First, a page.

I turned to meetings to save me. Most importantly, a Big Book Reading Meeting. I knew that if I read the BIG Book through, I would NOT DRINK.

There were 45 men and women in that meeting. All the Queer men in the program on the English side, ALL OF THEM, sat in this meeting.

I was a wreck for eighteen months. Emotionally and mentally.

Not One Man or Woman, GAY or STRAIGHT wanted to know me. Not one of those men or women said one single word to me, personally, at any time, before or after any of those meetings over eighteen months.

Not One Alcoholic said those words to me…
“I Know How You Feel, Let Me Tell You How I Dealt With That.”
NOT ONE !!!

I’ve NEVER heard those words come out of ANY sober mouth, in all the years I have been sober, EXCEPT from Lorna Kelly who came from New York to speak at a Round Up. She spoke those words in front of everybody.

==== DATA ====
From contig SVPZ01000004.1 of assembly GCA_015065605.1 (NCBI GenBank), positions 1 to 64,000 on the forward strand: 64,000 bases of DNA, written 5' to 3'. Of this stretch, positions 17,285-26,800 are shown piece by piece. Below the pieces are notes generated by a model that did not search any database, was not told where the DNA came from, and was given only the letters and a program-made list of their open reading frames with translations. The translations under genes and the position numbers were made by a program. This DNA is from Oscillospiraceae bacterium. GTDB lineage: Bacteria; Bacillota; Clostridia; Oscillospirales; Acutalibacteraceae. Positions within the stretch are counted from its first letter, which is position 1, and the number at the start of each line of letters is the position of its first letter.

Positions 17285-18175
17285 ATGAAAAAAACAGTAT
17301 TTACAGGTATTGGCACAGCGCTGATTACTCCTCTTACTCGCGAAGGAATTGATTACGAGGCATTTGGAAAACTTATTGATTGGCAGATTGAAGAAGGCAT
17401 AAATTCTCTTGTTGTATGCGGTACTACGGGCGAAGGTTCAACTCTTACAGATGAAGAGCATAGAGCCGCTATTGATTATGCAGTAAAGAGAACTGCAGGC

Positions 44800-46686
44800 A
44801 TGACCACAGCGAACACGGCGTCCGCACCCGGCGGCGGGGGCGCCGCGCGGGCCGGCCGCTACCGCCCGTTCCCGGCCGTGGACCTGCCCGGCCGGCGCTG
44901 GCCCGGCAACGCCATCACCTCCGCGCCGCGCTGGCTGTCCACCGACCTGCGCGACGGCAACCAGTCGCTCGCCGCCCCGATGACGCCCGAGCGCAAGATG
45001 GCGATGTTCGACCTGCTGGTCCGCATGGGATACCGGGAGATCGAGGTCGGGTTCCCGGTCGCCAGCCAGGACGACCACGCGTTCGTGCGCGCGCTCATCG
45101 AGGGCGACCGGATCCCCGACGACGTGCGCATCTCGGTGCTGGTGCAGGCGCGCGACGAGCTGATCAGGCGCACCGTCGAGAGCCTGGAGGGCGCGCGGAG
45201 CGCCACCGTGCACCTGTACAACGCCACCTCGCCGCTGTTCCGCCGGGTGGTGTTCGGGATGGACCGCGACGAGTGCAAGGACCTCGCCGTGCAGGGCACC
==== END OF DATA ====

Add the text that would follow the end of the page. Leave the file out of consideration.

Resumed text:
I think I was the only who who heard her. To This Day.

And in the end one of those queers, who read the same book I did, got to the last chapter of the Big Book, and we read HOW to stay SOBER and NEVER drink again, HE DRANK AGAIN.

Because he IS constitutionally incapable of being honest with himself.

Now I am not, in any way, stating that I am better than anyone else, but I do know the work I have done in as many years to stay sober. I know every man and woman who participated in my sobriety TO DATE.

Todd taught me about My Place in the World and in the Universe. I know my place in the world. I know, that as long as I serve others, to the best of my ability, I can maintain some semblance of humility.

I commented tonight, at the meeting that last night, I had a visceral reaction to some folks who came into the meeting last night.